Impact of our research
The 'Engagement and Impact' assessment was undertaken as a companion to the 2018 Excellence in Research for Australia report and is an initiative under the Government’s National Innovation and Science Agenda. It looked at how research from 40 participating Australian Universities had enhanced the economy, society, environment or culture, and ranked them low, medium or high impact.
Seven research programs from La Trobe University were assessed as delivering high impact:
- Professor Helen McLachlan and Professor Della Forster from La Trobe University’s Judith Lumley Centre in the School of Nursing and Midwifery has pioneered world-leading research that shows one-on-one midwife care reduces caesarean section rates during childbirth and improves health outcomes for babies, resulting in Australian hospitals increasing the availability of one-on-one midwife care.
- The work of Dr Nicola Stern and Dr Jillian Garvey from La Trobe’s Department of History and Archaeology provided key information enabling Traditional Owners to reconnect to cultural heritage practices, skills and knowledge.
- Associate Professor Jill Murray from La Trobe’s Law School led ground-breaking research that helped shape laws applying to domestic workers around the world, improving equality and protection under international law.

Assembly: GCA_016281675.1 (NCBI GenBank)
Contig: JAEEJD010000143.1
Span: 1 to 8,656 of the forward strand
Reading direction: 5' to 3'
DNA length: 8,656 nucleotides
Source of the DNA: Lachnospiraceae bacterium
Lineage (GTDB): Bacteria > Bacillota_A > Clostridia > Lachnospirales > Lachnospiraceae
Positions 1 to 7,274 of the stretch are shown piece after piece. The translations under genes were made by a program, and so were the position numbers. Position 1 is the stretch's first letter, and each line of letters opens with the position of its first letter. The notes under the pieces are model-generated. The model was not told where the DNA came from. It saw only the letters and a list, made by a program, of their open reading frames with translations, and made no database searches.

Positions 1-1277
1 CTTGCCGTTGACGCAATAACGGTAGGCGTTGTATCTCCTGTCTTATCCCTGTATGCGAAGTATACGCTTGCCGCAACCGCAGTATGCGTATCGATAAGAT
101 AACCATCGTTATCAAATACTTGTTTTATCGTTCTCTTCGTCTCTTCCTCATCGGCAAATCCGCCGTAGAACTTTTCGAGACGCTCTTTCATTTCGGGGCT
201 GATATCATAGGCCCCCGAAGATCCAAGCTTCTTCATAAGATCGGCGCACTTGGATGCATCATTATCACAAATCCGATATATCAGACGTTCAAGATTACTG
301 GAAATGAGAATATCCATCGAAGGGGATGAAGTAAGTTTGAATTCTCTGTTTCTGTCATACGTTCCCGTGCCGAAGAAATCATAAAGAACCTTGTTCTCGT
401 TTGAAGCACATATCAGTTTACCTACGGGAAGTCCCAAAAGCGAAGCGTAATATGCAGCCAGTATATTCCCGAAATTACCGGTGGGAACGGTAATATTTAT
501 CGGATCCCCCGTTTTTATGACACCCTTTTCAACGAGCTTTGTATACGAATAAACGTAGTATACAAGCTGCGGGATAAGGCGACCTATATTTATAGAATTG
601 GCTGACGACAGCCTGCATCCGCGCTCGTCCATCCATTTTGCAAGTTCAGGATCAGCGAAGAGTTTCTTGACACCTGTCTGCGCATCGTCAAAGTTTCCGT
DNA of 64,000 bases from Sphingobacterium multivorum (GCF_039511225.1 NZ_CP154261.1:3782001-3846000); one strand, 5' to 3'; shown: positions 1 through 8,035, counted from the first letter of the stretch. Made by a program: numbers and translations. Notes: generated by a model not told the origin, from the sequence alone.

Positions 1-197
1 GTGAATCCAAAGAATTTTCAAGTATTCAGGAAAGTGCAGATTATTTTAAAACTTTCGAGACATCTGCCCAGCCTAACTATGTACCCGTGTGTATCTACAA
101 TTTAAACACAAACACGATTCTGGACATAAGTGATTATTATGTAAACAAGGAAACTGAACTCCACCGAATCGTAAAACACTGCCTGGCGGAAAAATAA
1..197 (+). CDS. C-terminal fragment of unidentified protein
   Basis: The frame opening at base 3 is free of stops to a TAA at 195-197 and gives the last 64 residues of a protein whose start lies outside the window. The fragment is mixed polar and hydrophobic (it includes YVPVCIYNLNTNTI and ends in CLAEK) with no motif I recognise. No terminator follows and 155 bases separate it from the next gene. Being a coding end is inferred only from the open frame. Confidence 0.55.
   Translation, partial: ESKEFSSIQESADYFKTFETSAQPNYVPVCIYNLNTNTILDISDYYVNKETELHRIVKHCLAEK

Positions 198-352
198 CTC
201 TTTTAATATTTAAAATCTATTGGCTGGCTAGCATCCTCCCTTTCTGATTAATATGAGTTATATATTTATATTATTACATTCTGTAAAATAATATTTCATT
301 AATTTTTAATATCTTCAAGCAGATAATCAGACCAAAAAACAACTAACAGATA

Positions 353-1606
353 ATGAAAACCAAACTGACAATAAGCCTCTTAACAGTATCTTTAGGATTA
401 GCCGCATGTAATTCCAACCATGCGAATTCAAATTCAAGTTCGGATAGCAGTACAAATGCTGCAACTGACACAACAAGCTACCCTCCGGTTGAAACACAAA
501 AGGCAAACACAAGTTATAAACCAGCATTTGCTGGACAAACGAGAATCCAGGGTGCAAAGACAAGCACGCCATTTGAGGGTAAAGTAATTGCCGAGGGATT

- Professor Michael Clarke and Professor Andrew Bennett from La Trobe’s Department of Ecology, Environment and Evolution have led key research that has had a profound influence on fire policy and management, providing a critical evidence base for a change in policy on planned burning from a hectare-based approach to a risk-based approach in order to conserve biodiversity in Australia.
- Researchers from the Agribio collaboration between La Trobe University’s School of Applied Systems Biology and Agriculture Victoria led innovative research in genomics, to help secure a more productive and sustainable dairy industry.
- La Trobe’s Australian Research Centre in Sex, Health and Society in the School of Psychology and Public Health conducted research that was translated into a program delivered across Victorian schools to tackle bullying.
- Professor Leeanne Carey of La Trobe University’s School of Allied Health has translated new discoveries in how the brain learns and recovers into an effective rehabilitation therapy to help people regain their sense of touch, and use it in daily activities. This approach, called SENSe, is now being used in clinical settings nationally and internationally improving outcomes for more stroke survivors.
The ARC also found that the University was highly engaged with industry and communities in the fields of:
- Public and Allied Health Sciences
- Studies in Human Society
- Law and Legal Studies, and
- History and Archaeology.
For more information you may wish to review: